The Trust has recently faced criticism from various corners, including a reported pledge by the Conservative Party to axe the body if it secures power at the general election.
However, Trust chairman Lyons told the Manchester Statistical Society yesterday that he views the organisation's primary mission as being to halt the "imperial compulsion" within the BBC.
Lyons claimed that BBC director general Mark Thompson's strategy review, which recently called for the closure of digital stations 6 Music and the Asian Network among other recommendations, will result in a "more compact" BBC.
However, he stressed that the corporation would not be "put in a straitjacket and never again allowed to do anything new" following the changes.
"The BBC needs to concentrate on its important and widely valued public role rather than seeking to become an international communications company," he said
Lyons claimed that many of the Trust's achievements have been overlooked in the flood of criticism, while the organisation's relationship with Thompson has been beneficial rather than a hindrance, as former BBC director general Greg Dyke recently suggested.
"Being part of the BBC keeps us close to the coalface [and] I believe strongly that having the Trust as part of the BBC is a strength not a weakness," he said.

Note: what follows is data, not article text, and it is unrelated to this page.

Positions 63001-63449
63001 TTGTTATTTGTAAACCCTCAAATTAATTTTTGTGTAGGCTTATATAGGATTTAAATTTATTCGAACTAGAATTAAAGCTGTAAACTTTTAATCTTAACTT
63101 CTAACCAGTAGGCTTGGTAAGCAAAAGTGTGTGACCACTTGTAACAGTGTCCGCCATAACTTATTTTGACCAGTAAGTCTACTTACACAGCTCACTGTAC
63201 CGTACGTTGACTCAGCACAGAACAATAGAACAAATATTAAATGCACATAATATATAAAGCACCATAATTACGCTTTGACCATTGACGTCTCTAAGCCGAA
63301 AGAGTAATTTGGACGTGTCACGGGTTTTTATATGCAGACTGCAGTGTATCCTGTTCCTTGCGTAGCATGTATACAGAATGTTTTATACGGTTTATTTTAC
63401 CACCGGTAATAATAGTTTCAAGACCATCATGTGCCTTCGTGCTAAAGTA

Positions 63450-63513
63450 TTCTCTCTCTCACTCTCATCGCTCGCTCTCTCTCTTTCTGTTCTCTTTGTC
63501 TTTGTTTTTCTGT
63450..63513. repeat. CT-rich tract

"When we see things going wrong we can act quickly and decisively to put this right. The public would be short changed if the Trust were replaced by a glorified complaints office."
Lyons also denied claims from culture secretary Ben Bradshaw that the Trust is conflicted as "both regulator and cheerleader" for the corporation.
"What the Trust is not is the BBC's regulator," he said. "That's the job of Ofcom. Our job is to steer that tricky course between independence and accountability."
The Tories reportedly want to scrap the Trust in favour of a "licence fee payers trust", with a new non-executive chairman appointed to support Thompson in times of crisis.
However, Lyons said that there is a "kind of imperial compulsion" in the BBC's DNA which requires "clear boundaries" to be set. He believes that the Trust is well positioned to rein in the BBC's expansionist tendencies and avoid any negative impact on the choice of consumers.
"According to this view, the BBC is driven by an insatiable desire to expand, to colonise, to establish its forces in every far-flung corner of broadcasting and publishing. That is not something the Trust, as the representative of the public, will allow to happen," he said.
"You, the public, would be the losers. The Trust is clear that the BBC must be a good corporate neighbour to others in the media marketplace."
He added: "We have no issue at all with the BBC competing ferociously where it matters, on quality, but the Trust has no wish to see the BBC reassume its monopoly position."
Despite admitting that the BBC can seem a "pretty big and insensitive presence in the marketplace", Lyons said that the complaints of some commercial rivals should not always be allowed to dominate.
"When a commercial competitor of the colossal scale, ambition and financial muscle of Sky attempts to position itself as seriously threatened by the very existence of the BBC, it can be hard to take such charges entirely seriously," he said.